SAN BENITO — The greyhounds have scored superior.
According to the state’s financial accountability rating, San Benito scored 73 out of 100, which is basically an A.
The study grades the district on current investments, cash on hand, assets, current liabilities, revenues and expenditures.
Superintendent Dr. Adrian Vega said according to state law, they have to share this information in a public hearing.
But, Vega said it all goes back to what the district is trying to do in moving it forward to meeting that “gold standard.”
It’s also about sharing this information and being open with taxpayers about the financial status of the district, he said.
The 2015-2016 ratings are based on data from 2014-2015.
The state’s rating system, also known as the School Financial Integrity Rating System of Texas, ensures public schools are held accountable for the quality of their financial management practices and that they improve those practices.
The system is designed to encourage Texas public schools to better manage their financial resources to provide the maximum allocation possible for direct instructional purposes.
As per state law, the data was presented to the public via a hearing by Hilda Rendon, Executive Director of Finance and Operations.
In 2013-2014, the indicators were limited to five. This year, they added 10 additional indicators.
Comparing this year to the year before, two indicators were not met.
According to the report, the district scored a two for the number of days of cash on hand and current investments in the general fund for the school district sufficient to cover operating expenditures.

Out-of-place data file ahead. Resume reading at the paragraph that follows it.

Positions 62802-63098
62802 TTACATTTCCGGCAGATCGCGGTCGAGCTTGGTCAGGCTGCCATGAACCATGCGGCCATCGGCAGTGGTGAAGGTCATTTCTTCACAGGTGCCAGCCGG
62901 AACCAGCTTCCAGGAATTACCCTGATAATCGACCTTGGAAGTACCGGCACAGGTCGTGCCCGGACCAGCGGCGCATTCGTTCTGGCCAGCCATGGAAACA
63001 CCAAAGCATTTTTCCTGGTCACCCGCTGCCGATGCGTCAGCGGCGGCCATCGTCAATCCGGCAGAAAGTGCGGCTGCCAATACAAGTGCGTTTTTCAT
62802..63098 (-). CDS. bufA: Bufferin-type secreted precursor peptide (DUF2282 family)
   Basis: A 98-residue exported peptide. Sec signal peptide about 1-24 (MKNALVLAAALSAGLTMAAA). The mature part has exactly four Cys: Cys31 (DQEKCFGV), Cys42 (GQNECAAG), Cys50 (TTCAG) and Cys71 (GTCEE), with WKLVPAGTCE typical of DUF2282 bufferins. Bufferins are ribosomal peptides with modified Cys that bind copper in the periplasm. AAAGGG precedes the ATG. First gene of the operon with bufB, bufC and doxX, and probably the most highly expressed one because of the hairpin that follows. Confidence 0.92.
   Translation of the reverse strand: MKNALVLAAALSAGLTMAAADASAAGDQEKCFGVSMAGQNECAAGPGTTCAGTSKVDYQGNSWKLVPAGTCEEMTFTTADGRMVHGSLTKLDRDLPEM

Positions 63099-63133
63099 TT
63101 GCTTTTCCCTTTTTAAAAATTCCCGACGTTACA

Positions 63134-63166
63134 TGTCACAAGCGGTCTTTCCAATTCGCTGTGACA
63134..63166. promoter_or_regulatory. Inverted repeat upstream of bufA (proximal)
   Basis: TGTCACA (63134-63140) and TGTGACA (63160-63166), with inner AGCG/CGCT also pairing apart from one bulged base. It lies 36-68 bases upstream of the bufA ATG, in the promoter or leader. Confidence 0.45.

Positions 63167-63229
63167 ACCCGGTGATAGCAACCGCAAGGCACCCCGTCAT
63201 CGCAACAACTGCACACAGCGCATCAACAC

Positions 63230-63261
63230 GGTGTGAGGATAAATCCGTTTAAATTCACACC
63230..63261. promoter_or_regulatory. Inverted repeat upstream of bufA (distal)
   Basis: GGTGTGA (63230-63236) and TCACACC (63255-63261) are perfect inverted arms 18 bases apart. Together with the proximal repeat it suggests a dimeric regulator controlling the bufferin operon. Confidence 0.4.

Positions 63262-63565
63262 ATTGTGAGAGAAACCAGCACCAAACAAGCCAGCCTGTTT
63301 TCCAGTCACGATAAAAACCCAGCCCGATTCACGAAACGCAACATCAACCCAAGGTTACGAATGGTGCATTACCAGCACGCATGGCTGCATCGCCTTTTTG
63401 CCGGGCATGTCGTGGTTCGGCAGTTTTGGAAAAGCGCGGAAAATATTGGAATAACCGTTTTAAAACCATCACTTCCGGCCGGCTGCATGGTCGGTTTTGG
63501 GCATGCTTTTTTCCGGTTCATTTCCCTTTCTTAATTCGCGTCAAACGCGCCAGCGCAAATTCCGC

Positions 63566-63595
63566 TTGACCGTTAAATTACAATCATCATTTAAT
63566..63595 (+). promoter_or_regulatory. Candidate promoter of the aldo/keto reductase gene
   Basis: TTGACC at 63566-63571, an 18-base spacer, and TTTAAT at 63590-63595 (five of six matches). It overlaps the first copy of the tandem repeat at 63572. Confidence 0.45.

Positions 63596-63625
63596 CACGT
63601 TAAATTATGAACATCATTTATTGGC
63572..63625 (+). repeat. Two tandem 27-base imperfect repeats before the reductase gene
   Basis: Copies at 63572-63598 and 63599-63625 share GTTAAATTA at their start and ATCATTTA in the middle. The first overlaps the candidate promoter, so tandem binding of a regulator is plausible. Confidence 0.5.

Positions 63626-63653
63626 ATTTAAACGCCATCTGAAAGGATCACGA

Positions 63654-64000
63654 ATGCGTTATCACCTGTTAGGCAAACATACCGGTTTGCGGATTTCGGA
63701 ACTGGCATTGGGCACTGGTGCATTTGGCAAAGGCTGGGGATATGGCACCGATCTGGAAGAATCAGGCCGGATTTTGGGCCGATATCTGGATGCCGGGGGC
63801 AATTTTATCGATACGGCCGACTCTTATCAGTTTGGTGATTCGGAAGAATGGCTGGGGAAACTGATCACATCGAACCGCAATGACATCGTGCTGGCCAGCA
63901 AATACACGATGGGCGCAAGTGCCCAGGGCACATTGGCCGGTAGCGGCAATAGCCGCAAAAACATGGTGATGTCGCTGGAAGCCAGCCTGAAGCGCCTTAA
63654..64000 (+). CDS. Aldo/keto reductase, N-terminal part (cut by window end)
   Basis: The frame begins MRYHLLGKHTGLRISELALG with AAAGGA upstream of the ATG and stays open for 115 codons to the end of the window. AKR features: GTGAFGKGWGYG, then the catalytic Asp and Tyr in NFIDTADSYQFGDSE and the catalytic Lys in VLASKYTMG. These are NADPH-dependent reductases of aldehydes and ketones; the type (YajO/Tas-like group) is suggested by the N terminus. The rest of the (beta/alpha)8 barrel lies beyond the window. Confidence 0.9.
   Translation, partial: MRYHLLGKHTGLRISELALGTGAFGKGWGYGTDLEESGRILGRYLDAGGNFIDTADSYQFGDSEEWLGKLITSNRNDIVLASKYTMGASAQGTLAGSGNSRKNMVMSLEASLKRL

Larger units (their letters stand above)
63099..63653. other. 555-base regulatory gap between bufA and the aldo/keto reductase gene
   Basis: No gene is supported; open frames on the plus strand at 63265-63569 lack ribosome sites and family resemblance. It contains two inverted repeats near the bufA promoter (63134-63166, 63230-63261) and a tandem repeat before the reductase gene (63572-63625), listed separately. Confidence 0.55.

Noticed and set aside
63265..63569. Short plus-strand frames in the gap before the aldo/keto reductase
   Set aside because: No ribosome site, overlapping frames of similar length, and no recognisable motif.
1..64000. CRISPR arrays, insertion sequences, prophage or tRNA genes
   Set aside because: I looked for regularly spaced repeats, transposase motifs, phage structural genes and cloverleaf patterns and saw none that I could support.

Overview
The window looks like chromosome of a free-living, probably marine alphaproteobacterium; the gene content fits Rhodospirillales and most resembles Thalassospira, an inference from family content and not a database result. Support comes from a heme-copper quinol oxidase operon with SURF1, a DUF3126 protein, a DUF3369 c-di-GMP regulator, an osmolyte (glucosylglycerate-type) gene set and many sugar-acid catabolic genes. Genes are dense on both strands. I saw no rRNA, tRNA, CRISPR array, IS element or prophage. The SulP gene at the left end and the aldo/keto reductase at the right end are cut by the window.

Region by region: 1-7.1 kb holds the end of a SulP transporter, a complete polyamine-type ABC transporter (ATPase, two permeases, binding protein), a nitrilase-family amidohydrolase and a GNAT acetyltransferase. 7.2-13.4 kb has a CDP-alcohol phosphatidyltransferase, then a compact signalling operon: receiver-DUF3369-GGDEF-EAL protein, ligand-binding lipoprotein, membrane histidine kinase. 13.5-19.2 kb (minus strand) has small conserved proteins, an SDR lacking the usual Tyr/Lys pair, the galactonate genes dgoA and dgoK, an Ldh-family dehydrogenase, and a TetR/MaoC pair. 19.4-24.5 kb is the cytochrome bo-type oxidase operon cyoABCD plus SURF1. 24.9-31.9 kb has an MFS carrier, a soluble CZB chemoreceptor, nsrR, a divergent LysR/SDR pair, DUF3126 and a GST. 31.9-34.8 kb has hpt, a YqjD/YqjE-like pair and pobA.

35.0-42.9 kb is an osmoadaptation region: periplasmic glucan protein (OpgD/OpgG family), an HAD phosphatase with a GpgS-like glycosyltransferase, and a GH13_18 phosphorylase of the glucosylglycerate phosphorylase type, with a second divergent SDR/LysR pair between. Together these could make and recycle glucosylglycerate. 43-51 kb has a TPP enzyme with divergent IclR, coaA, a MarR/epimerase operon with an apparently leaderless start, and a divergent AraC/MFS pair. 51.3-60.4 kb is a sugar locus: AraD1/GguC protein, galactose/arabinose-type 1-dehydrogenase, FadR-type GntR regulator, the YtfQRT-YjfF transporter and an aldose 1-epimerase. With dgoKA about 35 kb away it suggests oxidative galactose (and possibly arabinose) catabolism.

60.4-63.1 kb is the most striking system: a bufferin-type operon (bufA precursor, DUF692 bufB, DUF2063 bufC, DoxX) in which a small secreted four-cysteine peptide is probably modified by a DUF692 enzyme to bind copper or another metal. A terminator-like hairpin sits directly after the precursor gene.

The possible score the district could have received in this category was 10.
Based on the current status of the district, Rendon said district officials should expect a better score next year.
“It would be fair to estimate that our most current year, which is the one we’ve made the most current changes with, we do expect to be better,” said Board Member Arnold Padilla.
Reporting requirements of the finances include five disclosures.
Those are the publication of Superintendent Dr. Adrian Vega’s contract which is online, reimbursements received by the superintendent and board members, outside compensation and fees, gifts received and business transactions between school district and board members.
The report also brought some concerning information to light, at least according to one board member.
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